This article is part of my Tastes Like Somebody Loves You! series.
My son was 12 days old the first time he received a package with his name computer-printed on the shipping label. “What did you order?” I asked him jokingly. “Did you go online without permission?” Of course he hadn’t–the package contained a gift. From the large corporation named in the return address? No, from an old friend now living halfway across the country, who had ordered online and had it shipped directly. The packing slip held our friend’s congratulatory message, in anonymous type. I unwrapped the fuzzy yellow suit and wondered if mine were the first human hands to touch it.
This happened four times before my son was two months old. (No, I don’t mean every gift was a yellow suit! I mean that we received four gifts sent this way.)
Of course I’m thankful for every gift we receive. I know that it’s the thought that counts and that some thought did go into choosing that particular suit, imagining our baby cuddled in its fuzzy softness sitting cute as a teddy bear in our laps. But it feels so strange to me that the gift is “from” our friend who never touched that yellow fuzz, didn’t search for a box the right size to hold it, didn’t address the box in his handwriting. It was never in his house, never in his hands, never real to him.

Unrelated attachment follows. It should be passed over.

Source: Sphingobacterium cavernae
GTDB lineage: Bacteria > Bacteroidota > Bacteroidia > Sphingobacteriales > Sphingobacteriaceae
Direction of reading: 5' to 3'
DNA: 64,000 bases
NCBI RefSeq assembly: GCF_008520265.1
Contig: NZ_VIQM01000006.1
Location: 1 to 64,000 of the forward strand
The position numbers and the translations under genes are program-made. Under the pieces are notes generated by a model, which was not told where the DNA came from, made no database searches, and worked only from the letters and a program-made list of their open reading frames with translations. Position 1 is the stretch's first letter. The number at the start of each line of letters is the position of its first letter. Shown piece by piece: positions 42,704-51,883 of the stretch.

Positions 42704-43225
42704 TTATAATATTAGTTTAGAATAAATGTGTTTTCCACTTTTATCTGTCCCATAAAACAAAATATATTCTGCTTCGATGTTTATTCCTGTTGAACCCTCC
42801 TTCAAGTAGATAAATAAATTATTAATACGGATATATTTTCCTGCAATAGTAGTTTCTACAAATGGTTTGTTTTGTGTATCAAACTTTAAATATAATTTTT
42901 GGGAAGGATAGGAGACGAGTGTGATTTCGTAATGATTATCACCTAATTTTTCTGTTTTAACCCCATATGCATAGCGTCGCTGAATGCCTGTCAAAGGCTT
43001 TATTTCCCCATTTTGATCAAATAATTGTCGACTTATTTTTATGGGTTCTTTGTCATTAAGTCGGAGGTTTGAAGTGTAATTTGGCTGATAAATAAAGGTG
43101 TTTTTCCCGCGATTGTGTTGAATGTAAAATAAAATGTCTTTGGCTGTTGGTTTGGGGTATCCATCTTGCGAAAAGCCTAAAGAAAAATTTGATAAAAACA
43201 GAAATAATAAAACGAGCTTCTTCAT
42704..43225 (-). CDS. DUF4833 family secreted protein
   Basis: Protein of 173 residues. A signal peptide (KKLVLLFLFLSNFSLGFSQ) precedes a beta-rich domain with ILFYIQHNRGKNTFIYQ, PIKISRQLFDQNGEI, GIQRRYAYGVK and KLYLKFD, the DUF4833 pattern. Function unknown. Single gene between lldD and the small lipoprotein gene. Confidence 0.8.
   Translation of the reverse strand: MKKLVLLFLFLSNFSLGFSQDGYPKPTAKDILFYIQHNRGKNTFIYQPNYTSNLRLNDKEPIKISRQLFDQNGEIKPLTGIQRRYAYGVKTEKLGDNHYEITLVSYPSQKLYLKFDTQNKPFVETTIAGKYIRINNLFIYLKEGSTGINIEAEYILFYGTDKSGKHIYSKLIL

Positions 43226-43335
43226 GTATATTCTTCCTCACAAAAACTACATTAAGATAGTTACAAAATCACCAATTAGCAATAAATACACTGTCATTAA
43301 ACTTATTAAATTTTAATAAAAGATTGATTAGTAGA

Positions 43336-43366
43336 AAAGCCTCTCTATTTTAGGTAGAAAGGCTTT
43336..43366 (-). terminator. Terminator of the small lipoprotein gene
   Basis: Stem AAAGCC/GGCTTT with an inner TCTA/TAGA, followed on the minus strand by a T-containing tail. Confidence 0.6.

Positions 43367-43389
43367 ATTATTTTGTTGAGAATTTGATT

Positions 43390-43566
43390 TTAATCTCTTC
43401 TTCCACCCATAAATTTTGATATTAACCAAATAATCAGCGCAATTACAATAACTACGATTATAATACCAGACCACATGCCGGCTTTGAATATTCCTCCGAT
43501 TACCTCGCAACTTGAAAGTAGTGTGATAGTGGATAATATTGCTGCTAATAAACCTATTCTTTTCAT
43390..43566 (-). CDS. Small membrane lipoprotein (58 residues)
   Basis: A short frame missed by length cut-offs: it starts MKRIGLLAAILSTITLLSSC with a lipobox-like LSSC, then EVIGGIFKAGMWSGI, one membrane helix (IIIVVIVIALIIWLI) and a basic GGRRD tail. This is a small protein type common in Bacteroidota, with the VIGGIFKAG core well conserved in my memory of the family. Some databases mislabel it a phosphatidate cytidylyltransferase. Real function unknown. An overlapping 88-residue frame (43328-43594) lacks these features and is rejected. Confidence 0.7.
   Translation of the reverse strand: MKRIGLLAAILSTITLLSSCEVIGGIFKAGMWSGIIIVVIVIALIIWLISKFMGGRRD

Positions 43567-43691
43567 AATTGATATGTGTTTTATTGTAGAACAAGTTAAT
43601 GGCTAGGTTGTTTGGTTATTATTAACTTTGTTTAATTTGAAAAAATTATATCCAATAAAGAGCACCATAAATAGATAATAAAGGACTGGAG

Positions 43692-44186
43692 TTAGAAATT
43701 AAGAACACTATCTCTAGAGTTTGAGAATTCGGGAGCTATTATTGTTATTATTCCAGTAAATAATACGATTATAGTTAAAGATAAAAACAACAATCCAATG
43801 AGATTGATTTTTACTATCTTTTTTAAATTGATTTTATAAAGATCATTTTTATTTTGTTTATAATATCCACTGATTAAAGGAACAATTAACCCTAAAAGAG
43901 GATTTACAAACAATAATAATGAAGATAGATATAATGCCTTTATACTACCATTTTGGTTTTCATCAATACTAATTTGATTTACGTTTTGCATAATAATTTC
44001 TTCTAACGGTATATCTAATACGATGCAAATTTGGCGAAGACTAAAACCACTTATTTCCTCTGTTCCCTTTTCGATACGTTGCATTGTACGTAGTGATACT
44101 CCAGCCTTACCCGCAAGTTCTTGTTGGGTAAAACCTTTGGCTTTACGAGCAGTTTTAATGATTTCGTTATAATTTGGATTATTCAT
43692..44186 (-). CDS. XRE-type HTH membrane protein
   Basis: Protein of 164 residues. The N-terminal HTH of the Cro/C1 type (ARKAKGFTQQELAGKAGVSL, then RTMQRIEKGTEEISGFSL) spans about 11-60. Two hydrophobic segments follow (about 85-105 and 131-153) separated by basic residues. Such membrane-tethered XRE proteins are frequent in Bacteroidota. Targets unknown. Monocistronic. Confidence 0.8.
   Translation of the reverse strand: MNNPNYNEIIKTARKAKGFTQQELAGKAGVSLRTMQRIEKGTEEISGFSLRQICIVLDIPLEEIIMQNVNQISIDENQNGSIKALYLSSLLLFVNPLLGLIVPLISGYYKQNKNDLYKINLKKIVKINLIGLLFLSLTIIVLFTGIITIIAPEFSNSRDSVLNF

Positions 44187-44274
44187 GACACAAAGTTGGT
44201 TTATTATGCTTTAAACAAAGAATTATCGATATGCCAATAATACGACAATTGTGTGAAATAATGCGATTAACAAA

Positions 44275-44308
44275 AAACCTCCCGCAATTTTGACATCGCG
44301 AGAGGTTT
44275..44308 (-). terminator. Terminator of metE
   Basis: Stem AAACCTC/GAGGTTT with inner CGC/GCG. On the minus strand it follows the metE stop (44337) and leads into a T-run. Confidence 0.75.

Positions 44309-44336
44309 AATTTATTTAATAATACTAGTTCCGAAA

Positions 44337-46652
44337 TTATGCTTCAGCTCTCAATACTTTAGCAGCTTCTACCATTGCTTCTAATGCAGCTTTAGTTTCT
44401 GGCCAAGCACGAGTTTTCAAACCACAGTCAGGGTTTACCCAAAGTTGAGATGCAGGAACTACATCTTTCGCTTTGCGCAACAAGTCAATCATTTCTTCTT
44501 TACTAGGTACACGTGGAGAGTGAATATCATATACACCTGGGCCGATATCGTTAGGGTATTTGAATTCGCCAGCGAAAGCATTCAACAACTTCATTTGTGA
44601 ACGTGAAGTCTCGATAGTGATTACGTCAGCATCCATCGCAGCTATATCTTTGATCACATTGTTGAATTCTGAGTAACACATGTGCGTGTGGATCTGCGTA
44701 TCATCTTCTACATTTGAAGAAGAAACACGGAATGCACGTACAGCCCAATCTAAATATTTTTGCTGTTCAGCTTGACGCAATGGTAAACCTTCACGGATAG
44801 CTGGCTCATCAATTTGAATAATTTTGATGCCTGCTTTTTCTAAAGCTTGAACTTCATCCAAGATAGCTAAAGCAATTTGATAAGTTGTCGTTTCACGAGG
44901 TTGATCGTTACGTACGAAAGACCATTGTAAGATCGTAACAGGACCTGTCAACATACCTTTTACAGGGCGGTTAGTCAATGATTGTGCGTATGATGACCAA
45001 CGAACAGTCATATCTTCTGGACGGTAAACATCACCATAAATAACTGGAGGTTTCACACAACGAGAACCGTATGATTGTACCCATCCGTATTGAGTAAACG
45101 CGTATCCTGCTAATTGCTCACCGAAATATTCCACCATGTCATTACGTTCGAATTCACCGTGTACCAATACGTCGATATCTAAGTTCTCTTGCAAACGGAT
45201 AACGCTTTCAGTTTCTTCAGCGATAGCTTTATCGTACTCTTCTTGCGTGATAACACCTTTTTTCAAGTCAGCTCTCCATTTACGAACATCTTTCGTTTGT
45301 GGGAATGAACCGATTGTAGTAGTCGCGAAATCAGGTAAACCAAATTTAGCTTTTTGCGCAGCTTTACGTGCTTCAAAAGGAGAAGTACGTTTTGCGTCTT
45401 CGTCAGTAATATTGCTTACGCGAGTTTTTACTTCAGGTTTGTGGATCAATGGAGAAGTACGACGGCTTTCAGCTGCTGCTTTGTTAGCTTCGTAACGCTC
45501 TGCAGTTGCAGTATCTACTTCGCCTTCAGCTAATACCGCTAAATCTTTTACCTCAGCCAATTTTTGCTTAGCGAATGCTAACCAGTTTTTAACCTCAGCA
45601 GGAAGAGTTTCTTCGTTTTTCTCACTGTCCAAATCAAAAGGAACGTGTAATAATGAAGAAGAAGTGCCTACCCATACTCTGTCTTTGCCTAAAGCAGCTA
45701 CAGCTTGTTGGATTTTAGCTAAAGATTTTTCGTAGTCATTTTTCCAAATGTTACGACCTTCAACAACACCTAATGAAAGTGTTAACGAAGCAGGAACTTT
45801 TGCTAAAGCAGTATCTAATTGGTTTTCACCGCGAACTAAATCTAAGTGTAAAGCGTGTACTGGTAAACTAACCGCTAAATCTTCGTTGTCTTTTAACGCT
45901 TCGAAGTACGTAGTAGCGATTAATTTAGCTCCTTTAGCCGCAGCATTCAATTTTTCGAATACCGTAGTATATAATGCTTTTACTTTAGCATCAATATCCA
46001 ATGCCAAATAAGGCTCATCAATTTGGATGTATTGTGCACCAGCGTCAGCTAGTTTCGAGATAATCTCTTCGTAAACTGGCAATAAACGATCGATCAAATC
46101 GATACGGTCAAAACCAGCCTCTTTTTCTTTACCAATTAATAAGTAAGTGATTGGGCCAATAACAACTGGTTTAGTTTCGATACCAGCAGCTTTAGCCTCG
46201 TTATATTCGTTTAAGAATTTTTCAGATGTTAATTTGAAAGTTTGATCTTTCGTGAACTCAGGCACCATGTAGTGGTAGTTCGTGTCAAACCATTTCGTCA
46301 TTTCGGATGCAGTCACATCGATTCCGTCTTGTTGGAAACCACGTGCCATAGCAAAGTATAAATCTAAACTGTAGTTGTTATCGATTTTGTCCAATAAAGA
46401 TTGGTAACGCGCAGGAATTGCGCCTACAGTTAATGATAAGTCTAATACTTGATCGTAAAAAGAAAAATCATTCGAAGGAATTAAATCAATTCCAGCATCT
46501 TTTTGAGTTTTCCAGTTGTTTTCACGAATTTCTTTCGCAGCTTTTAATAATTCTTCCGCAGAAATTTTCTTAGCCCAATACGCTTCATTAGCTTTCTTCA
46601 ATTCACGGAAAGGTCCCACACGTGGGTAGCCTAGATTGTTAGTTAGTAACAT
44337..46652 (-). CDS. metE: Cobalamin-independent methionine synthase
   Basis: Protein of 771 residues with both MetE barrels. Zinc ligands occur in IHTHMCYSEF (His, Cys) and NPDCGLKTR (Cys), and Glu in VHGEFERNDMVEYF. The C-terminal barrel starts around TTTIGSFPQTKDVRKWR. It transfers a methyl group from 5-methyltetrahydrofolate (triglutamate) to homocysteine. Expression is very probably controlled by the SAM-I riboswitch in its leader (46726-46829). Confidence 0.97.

I sent a gift this same way the week before my son was born. It’s convenient.
Does anybody feel honored to see how convenient it was for you to give them a gift?
“When you care enough to send the very best,” you send a manufactured greeting card, one corporation tells us. Others say it’s flowers grown in some undisclosed location, or a pie baked two weeks ago and sealed in plastic, or a teddy bear “customized” by choosing from a Website menu, or a gift card so that you need never know exactly what “you” gave to your loved one. The gift recipient is going to see what corporation that gift came from, so make sure you choose the well-known brand, to show how much you care.
The evil thing about this is the implication that if you make it yourself, pack the box yourself, it’s not as good. Better leave that to the professionals!
After all, we’re just too busy to choose gifts in person and wrap them ourselves. Surely we have more important, less bothersome things to do. The corporations understand. They make it easier and easier for us to give gifts at a distance, to accept a mass-produced item bureaucratically connected to a person’s credit card as an expression of that person’s love.
And then we wonder why people never send thank-you notes anymore. When we visit people’s homes, we don’t recognize the gifts we gave them–or we’re shocked at how different they look in person–because we’ve never seen them before. We receive a dreary tome on investing, wrapped in sexy-looking Valentine paper, for Christmas, and we squint at the packing slip and call the automated phone system and straighten out the error and eventually receive our Santa-wrapped science fiction, without mentioning any of this to the giver because it certainly isn’t his fault; it’s nobody’s fault; there are no people involved.
But in the end, there are people, people celebrating special occasions by discovering boxes on the porch and hauling them in and looking for the scissors so we can see what’s inside and who ordered it. We are inundated with so many nice things from so many nice people who Care Enough to Send the Very Best. Why do we still feel so lonely?